Paleontology is the scientific study of life of the geologic past that involves the analysis of plant and animal fossils, including those of microscopic size, preserved in rocks. It is concerned with all aspects of the biology of ancient life forms: their shape and structure, evolutionary patterns, taxonomic relationships with each other and with modern living species, geographic distribution, and interrelationships with the environment.

Faculty: Leslie Francis Noè.

Geochemistry and Biogeochemistry


Geochemistry is the science that uses the tools and principles of chemistry to explain the mechanisms behind major geological systems such as the Earth's crust, its atmosphere and its oceans. Biogeochemistry is the scientific discipline that involves the study of the chemical, physical, geological, and biological processes and reactions that govern the composition of the natural environment (including the biosphere, the cryosphere, the hydrosphere, the pedosphere, the atmosphere, and the lithosphere). In particular, biogeochemistry is the study of the cycles of chemical elements, such as carbon and nitrogen, and their interactions with and incorporation into living things transported through earth scale biological systems in space through time. The field focuses on chemical cycles which are either driven by or have an impact on biological activity.

Faculty: Carme Huguet .



Geodesy is the study of the Earth's shape, orientation and gravity field, as well as changes in these properties with time.  With modern space-based geodetic techniques it is possible to measure positions and deformation of the Earth's surface with millimetre precision, and to define a precise global reference framework in which to make those measurements. Methods include space- and ground-based gravity surveying, GPS and Interfereometric Synthetic Aperture Radar (InSAR).  These techniques allow us to better understand the Earth's internal properties and dynamic processes including active tectonics, Earth tides, glacial isostatic adjustment, the earthquake cycle and volcanism.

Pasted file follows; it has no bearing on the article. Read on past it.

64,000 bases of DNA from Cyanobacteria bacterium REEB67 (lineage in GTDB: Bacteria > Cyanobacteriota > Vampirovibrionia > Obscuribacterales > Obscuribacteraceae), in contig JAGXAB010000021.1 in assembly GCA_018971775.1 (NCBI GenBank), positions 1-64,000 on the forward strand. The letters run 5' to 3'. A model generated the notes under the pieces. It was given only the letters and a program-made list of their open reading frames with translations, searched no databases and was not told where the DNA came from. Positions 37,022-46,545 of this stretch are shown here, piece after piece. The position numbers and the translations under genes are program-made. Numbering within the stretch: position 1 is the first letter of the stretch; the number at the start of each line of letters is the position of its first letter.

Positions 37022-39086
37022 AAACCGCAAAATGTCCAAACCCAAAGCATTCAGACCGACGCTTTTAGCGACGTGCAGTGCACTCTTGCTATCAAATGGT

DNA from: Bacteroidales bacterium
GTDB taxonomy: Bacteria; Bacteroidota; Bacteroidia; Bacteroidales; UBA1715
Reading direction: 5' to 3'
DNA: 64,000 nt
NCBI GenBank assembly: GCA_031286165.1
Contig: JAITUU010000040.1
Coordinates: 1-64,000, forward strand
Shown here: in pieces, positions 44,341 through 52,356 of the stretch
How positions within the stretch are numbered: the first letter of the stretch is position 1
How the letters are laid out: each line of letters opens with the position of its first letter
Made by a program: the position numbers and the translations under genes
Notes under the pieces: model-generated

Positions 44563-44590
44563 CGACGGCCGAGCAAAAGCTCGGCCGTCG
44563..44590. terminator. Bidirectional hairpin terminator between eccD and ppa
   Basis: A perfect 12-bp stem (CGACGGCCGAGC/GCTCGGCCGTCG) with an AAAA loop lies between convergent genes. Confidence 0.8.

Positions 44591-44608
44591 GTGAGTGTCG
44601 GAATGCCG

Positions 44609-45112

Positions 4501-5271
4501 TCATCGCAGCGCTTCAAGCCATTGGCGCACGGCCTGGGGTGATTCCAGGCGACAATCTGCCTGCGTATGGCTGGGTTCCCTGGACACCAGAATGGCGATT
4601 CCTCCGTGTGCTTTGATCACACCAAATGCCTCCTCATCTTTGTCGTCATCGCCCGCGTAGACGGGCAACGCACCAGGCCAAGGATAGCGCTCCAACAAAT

Faculty: Jillian Pearse

Structural geology


Structural geology is the scientific discipline that is concerned with crustal deformation on both a large and a small scale. Its scope of study is vast, ranging from submicroscopic lattice defects in crystals to fault structures and fold systems of the Earth’s crust. The primary goal of structural geology is to measure the deformation of the crust to uncover information about the history of deformation (strain) in the rocks, and how, when and why this strain accumulated.




Geodynamics is a subfield of geophysics dealing with dynamics of the Earth. It applies physics, chemistry and mathematics to the understanding of how mantle convection leads to plate tectonics and geologic phenomena such as seafloor spreading, mountain building, volcanoes, earthquakes, faulting and so on. It also attempts to probe the internal activity by measuring magnetic fields, gravity, and seismic waves, as well as the mineralogy of rocks and their isotopic composition. Methods of geodynamics are also applied to exploration of other planets.

Faculty: Jill Pearse.